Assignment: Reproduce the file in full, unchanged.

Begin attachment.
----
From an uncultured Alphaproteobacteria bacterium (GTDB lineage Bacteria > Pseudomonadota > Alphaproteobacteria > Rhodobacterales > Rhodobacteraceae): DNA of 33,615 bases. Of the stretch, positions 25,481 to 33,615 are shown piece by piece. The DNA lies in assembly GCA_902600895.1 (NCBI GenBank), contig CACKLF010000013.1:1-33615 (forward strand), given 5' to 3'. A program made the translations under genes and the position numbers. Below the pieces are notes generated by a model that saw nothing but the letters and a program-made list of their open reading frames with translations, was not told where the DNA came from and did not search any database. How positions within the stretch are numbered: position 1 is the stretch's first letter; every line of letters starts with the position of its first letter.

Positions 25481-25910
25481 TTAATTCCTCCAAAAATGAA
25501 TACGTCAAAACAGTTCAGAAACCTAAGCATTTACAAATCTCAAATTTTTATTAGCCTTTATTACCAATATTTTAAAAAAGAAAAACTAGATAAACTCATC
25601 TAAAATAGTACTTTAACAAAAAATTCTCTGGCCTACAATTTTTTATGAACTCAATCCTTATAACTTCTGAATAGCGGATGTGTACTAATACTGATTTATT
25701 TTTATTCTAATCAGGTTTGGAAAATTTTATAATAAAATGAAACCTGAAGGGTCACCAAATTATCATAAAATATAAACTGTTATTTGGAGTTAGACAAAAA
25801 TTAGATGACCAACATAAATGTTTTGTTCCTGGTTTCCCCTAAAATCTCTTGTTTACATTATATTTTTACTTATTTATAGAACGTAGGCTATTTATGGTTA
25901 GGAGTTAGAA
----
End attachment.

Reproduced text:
From an uncultured Alphaproteobacteria bacterium (GTDB lineage Bacteria > Pseudomonadota > Alphaproteobacteria > Rhodobacterales > Rhodobacteraceae): DNA of 33,615 bases. Of the stretch, positions 25,481 to 33,615 are shown piece by piece. The DNA lies in assembly GCA_902600895.1 (NCBI GenBank), contig CACKLF010000013.1:1-33615 (forward strand), given 5' to 3'. A program made the translations under genes and the position numbers. Below the pieces are notes generated by a model that saw nothing but the letters and a program-made list of their open reading frames with translations, was not told where the DNA came from and did not search any database. How positions within the stretch are numbered: position 1 is the stretch's first letter; every line of letters starts with the position of its first letter.

Positions 25481-25910
25481 TTAATTCCTCCAAAAATGAA
25501 TACGTCAAAACAGTTCAGAAACCTAAGCATTTACAAATCTCAAATTTTTATTAGCCTTTATTACCAATATTTTAAAAAAGAAAAACTAGATAAACTCATC
25601 TAAAATAGTACTTTAACAAAAAATTCTCTGGCCTACAATTTTTTATGAACTCAATCCTTATAACTTCTGAATAGCGGATGTGTACTAATACTGATTTATT
25701 TTTATTCTAATCAGGTTTGGAAAATTTTATAATAAAATGAAACCTGAAGGGTCACCAAATTATCATAAAATATAAACTGTTATTTGGAGTTAGACAAAAA
25801 TTAGATGACCAACATAAATGTTTTGTTCCTGGTTTCCCCTAAAATCTCTTGTTTACATTATATTTTTACTTATTTATAGAACGTAGGCTATTTATGGTTA
25901 GGAGTTAGAA